The Big Thirst: Why We Can’t Let Water Remain Invisible in Our Lives
Posted on: January 15, 2018
TheBigThirst Book review

Charles Fishman worries about our water ignorance. Water is present everywhere we look; yet we know so little about it.

Our languages are full of water words and metaphors. Our cultures and religions are filled to the brim with water stories and symbols. In the Western world, for the last hundred years nearly all urban (and now rural) residents can turn a tap—even in a desert—and water comes gushing into our glasses, our tubs, our showers and pours out on our lawns and gardens, with no effort by us and at so little cost as to seem free.

A Global Water Tour
Fishman sets out to cure our ignorance in a breathless recitation of water facts and extended tours of water use and misuse from the desert water fountains and golf courses in Las Vegas to a drought-stricken Atlanta, Georgia. From Southern California to New Delhi to Australia, Fishman tells the many stories of today’s droughts and floods and the long history of water’s impact on societies. Reading Fishman’s accounts of how we use and misuse water, we’re reminded of how large the distribution and use problems are and how little we seem to be able deal with them, even with disaster staring us in the face.

Fishman points out that while watersheds are very large systems, unlike other global environmental issues, the problems in one water basin do not spill over into another system. So he takes us on a journey through many different systems, and many different sorts of users. We visit IBM’s huge water ultra-purification system in Burlington, Vermont, where they need a staggering amount of super-pure water to produce computer chips. We learn how wool washing profoundly impacts the water supply in arid Australia, and how a leading wool processor has devised ways to save prodigious amounts of water and money.

The Ultimate Trivial Pursuit for Water Enthusiasts
If you have an appetite for water factoids, Fishman has a smorgasbord of delights for you:

  • Water is never destroyed or used up. Today we’re drinking the same water the dinosaurs drank. (Is that Tyrannosaurus Rex pee in your glass?)
  • Water is the lubricant that allows the continents to move
  • A 150-pound man is 90 pounds water
  • The average American flushes 18.5 gallons of clean drinking water down the toilet every day
  • An IBM chip factory in Vermont uses 3.2 million gallons of water a day
  • In water-short Australia, a single wool processing factory uses 380,000 gallons of water daily
  • Also in Australia, a farmer pours 6 billion liters of water over 10,450 acres of rice fields
  • A two-liter bottle of coke takes five liters of water to produce it.
  • 49 percent of water use in the US is for power plants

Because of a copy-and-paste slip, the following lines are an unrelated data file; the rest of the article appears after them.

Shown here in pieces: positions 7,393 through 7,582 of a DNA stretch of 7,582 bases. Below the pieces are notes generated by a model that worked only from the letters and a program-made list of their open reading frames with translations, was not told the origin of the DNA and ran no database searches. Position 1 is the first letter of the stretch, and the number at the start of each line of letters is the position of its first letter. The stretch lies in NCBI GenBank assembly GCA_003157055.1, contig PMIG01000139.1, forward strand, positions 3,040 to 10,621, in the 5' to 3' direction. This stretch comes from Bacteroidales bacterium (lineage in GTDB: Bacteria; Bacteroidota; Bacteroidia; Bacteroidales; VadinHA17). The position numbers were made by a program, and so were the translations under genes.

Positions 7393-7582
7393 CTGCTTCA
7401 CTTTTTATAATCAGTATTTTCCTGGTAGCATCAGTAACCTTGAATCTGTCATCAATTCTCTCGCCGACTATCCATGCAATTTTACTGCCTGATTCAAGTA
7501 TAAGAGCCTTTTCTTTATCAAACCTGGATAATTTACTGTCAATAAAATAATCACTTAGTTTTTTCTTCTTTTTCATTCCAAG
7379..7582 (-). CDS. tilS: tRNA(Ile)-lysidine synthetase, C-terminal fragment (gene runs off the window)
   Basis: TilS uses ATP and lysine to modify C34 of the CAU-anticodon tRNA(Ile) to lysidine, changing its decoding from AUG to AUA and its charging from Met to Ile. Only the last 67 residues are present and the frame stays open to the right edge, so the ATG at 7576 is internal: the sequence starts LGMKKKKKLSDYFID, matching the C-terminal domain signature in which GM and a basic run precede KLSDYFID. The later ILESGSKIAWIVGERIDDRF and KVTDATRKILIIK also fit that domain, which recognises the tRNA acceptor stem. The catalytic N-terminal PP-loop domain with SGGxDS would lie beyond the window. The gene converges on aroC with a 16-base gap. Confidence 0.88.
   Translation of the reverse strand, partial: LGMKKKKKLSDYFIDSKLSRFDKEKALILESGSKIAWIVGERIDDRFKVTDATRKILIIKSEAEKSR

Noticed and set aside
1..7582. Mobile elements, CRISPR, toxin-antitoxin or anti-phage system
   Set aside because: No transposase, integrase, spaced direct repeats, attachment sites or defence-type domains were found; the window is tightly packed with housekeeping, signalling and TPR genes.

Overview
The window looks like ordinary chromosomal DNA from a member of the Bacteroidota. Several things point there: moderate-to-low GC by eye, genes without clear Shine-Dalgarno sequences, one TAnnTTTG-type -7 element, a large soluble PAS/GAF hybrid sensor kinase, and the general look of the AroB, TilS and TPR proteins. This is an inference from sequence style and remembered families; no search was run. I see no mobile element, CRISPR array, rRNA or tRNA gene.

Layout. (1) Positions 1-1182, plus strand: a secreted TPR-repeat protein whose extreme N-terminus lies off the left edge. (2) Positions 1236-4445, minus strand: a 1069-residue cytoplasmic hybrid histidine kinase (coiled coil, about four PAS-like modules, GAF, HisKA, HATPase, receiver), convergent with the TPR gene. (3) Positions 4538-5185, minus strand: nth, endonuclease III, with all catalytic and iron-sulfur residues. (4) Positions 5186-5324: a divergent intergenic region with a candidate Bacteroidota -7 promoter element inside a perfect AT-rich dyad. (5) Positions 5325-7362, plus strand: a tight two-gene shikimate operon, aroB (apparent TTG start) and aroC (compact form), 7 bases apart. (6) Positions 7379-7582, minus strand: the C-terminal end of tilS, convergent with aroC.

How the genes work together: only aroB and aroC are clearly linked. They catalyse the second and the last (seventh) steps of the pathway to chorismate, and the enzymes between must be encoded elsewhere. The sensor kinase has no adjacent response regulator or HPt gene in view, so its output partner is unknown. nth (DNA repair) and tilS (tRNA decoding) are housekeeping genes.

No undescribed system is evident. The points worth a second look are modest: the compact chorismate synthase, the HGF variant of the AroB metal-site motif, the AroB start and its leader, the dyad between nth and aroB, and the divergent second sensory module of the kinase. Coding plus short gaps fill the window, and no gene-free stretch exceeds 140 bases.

• The electricity you use at home requires 250 gallons of water per person per day
  • 1 ton of steel takes 300 tons of water
  • At lift-off the space shuttles used one million gallons of water per minute (not to keep it cool but to buffer it against being shaken apart by the noise)
  • Of the world’s 6.9 billion people, 1.1 billion don’t have adequate water
  • 5,000 children die every day from lack of water or diseases from tainted drinking water

And it goes on. Many of the more interesting tidbits are about the science of water, some of which remains a mystery to those who study it. When it comes to solutions for the way households, industries and farmers use water, Fishman doesn’t offer a prescription. He seems to favor market pricing that would force all water users to be more prudent, and provide an incentive for industries to be more productive in their water use.

We Pay for Essential Things
“Except for air and water,” he notes, “…we pay for almost everything else in life that is essential; we entrust everything, from electricity to hospitals, to private companies.” But in a bow to the Hollywood view of private companies, Fishman worries a few pages later that “…it’s also vital not to let business get so far ahead that we cede the future of water to commercial interests.”

Despite his wavering on how far to trust business, Fishman more often than not seems to come down on the same side as the businesses that must devise and produce the technical solutions to maintain our lifeline to water. “Technology is making it easier to solve almost any water problem,” he declares. The real problem is getting the people and their political leaders to recognize the problems, and understand and accept the technical solutions (such as getting over the yuck-factor of drinking recycled water).

As Fishman points out early and often in his very readable and informative book, “…running out of water is like slipping off the edge of a cliff—it’s hard to be saved.” Fishman wants us to save ourselves before it’s too late to be rescued.

– The Big Thirst by Charles Fishman is published by Free Press (400 pages). I bought it as a Kindle eBook on Amazon for $12.99.

Don Dunnington
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